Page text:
We've landed rovers on Mars -- and soon people may follow. But what would it be like if heavyweight champion Muhammad Ali had made his way to the Red Planet during the prime of his boxing career?
Ali actually boasted that he would fight on Mars in a long-lost 1966 interview that resurfaced recently as part of the PBS series "Blank on Blank."
"We'd estimate our time of getting there in about 10 years," Ali said in the interview. "I'll be 10 years older, but I'll still be in good shape. I expect the fight to go about 12 seconds."
Ali was joking, of course. But what would it really be like to box on Mars?
To reach the planet, it wouldn't take a decade. A journey to Mars takes about 150 to 300 days, according to Universe Today. Once you got there, your body would feel more like a "butterfly," even if you're not able to "float" like one here on Earth.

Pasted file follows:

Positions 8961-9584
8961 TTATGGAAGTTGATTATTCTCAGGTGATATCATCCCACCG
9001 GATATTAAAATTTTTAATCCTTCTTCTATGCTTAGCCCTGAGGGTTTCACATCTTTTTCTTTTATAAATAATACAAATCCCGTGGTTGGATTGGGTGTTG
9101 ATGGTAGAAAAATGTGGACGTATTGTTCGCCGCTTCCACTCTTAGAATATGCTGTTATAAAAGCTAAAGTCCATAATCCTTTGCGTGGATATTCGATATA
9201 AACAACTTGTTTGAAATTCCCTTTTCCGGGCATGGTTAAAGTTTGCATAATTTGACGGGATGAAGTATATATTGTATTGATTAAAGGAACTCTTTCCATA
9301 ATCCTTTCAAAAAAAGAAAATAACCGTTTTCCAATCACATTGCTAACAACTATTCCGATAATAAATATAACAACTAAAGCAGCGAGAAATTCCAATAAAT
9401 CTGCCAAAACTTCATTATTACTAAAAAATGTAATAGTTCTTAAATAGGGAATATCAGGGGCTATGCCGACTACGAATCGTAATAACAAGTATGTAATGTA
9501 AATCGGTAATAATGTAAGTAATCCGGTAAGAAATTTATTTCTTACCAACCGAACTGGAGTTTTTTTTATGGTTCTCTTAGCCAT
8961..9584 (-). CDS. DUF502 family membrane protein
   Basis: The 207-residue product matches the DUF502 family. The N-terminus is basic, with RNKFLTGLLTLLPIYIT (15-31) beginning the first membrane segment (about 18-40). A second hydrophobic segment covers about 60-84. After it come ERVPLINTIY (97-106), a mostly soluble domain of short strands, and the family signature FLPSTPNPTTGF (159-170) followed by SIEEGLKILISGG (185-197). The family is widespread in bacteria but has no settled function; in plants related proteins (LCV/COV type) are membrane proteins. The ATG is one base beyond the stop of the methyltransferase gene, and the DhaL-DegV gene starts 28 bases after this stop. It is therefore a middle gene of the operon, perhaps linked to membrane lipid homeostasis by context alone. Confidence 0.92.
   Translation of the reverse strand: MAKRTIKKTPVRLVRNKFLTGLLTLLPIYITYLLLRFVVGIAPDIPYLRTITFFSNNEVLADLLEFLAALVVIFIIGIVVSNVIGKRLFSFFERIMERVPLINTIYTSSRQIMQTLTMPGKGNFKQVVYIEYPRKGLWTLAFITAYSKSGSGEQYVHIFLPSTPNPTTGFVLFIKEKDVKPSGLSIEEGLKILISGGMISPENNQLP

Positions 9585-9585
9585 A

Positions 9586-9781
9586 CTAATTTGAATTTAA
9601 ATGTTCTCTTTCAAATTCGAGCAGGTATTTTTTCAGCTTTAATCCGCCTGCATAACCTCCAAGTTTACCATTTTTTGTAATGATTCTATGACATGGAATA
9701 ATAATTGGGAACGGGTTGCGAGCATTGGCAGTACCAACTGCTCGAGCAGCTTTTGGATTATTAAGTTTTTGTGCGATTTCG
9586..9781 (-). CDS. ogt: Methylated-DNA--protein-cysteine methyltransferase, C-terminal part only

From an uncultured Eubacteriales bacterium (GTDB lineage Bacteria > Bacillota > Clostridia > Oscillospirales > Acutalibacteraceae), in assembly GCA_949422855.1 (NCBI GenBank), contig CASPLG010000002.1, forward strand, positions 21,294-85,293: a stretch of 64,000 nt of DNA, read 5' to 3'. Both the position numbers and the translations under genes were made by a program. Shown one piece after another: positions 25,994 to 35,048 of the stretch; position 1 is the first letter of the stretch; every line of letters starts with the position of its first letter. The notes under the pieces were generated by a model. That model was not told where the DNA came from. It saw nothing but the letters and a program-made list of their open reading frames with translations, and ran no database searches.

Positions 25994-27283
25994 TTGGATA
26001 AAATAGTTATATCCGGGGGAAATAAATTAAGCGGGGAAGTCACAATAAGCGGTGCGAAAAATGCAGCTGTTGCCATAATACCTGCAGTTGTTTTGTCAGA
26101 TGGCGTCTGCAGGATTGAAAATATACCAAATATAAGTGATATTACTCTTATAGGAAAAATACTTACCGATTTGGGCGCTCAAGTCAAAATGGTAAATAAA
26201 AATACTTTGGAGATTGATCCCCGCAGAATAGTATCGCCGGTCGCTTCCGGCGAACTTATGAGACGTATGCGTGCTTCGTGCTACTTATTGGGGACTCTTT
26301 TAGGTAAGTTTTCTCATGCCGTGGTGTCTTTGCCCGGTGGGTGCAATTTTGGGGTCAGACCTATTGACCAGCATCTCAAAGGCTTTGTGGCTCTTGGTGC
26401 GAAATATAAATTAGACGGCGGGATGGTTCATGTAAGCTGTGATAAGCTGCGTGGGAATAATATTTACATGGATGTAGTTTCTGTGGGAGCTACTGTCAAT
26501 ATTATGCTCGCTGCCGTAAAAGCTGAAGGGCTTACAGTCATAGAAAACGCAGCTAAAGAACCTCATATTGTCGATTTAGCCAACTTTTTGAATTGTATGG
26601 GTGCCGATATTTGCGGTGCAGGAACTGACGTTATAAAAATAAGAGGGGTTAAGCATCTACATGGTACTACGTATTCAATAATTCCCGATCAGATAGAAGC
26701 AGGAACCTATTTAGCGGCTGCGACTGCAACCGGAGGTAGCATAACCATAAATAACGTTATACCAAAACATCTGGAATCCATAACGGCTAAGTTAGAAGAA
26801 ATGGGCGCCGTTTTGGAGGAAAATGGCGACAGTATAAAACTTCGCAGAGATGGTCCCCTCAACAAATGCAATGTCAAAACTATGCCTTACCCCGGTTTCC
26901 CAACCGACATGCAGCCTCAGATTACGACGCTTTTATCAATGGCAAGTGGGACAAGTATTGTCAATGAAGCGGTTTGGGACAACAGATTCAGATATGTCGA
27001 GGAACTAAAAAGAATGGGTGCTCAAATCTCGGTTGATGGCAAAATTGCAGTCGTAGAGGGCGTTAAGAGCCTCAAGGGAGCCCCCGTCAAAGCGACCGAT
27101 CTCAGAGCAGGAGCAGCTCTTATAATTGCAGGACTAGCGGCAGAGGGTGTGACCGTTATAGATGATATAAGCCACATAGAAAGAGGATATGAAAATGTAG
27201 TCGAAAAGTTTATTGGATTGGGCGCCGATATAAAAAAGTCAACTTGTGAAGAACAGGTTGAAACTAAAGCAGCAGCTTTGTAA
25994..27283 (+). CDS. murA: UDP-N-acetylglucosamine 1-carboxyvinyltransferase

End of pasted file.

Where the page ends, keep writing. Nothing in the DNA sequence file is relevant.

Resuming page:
"Martian gravity is about one-third Earth gravity," planetary scientist Dr. Steve Squyres, professor of astronomy at Cornell University, told The Huffington Post in an email.
Let's see. In 1966 Ali boxed at a weight of about 213 pounds. On Mars, that would have been about 80 pounds, according to a fun weight calculator featured on the website of The Exploratorium in San Francisco.
But if Mars would have turned a heavyweight boxer like Ali into a lightweight, that doesn't mean he would have punched like one.
"The only thing that's different in reduced gravity is that you weigh less," Squyres said. "Things like strength, quickness, and body mass all stay the same."
Of course, Ali wouldn't have been able to naturally breathe on Mars, but as the champ himself once said: "The man who has no imagination has no wings."
Infographic by Jan Diehm for The Huffington Post.